A COVID-pushed trend, “functional décor,” has driven many people to put a sofa bed in their living room and convert little-used guest rooms for other functions.
NEW YORK – A growing number of consumers prioritize “functional décor” as they spend more time at home.
“Functional decor is about making your space work for you, your family, and your lifestyle … it’s about creating a balance between beauty and practicality,” says Keely Smith, lead interior design specialist at JD Elite Interiors.
One example includes a dining room conversion: The large, formal table goes, replaced with a combination dinette and work-from-home arrangement. Another example is repurposing a little-used bedroom and adding a couch with a pullout bed in the living room to make up for the loss.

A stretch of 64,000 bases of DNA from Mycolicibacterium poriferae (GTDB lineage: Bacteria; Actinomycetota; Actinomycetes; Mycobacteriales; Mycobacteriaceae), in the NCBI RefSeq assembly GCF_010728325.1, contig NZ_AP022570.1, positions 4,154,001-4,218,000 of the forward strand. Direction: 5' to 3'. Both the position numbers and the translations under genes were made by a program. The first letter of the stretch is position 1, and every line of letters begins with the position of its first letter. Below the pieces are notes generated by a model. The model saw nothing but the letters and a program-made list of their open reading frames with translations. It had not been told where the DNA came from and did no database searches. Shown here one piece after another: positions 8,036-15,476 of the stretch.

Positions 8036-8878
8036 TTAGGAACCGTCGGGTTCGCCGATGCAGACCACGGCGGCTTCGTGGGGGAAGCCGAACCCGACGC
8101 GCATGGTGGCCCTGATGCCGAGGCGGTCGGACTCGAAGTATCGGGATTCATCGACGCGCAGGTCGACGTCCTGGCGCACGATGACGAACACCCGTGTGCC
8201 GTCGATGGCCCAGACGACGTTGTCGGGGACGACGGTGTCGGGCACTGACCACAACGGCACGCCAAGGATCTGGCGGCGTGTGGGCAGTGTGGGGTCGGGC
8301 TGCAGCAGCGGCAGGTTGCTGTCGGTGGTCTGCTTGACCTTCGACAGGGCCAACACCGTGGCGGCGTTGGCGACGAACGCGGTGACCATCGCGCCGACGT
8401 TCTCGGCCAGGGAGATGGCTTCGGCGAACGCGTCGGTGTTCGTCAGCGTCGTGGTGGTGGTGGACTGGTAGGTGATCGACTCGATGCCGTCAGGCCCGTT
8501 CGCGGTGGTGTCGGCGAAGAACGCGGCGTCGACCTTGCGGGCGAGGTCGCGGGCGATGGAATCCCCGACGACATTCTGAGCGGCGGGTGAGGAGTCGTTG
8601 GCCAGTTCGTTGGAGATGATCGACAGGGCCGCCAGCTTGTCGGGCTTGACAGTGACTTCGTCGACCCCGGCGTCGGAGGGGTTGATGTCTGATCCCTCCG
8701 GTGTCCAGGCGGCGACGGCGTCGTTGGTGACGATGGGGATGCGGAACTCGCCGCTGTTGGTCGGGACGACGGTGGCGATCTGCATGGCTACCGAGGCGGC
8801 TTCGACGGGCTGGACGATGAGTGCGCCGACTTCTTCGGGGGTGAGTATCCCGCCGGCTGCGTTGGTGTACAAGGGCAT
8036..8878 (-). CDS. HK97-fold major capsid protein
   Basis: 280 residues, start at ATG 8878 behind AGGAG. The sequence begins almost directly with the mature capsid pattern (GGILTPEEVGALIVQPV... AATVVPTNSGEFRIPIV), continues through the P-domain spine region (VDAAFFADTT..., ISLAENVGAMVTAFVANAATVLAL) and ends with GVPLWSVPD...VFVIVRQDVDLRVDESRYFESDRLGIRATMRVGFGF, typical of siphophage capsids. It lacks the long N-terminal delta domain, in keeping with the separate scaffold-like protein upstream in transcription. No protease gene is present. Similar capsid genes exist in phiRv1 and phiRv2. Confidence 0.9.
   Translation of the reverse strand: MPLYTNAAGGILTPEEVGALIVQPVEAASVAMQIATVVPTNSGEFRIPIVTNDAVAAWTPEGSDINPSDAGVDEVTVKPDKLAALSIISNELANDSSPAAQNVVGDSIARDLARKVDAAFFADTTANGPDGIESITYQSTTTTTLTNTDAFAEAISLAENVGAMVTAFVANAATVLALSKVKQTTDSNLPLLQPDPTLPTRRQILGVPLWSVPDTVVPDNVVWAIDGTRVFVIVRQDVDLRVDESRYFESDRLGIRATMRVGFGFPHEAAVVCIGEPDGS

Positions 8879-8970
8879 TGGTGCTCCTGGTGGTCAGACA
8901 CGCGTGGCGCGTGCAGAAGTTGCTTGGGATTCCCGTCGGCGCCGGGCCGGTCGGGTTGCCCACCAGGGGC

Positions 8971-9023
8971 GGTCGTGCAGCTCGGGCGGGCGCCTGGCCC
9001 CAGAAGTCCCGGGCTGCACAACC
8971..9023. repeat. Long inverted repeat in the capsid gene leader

With functional décor, households design their home with family’s needs in mind.
“So often we think stunning interior design is at odds with our daily lifestyle, but the best spaces function for how you live,” says Heather Goerzen, managing editor of design content at Havenly.
If hosting friends and family is a priority, the living room should have adequate seating to ensure it is most functional. If the space primarily functions as a family room, it may make more sense to focus on having hidden storage. Most experts say that too much clutter and too little storage space can impede functionality.
“Closed cabinets, nightstands with drawers, baskets and storage ottomans are a designer secret to functional interior design,” says Goerzen. “They allow you to indulge in all of your necessities (chargers, eye masks, dog toys, etc.) but stash it out of sight for visual calm.”
Alice Chiu, principal designer at Miss Alice Designs, notes that lighting plays a significant role in the design of any room.
“The key is to layer your lights, from floor lamps to table lamps and wall sconces, to overhead lights,” she says.
Source: Better Homes & Gardens (03/21/23) Sears, Cori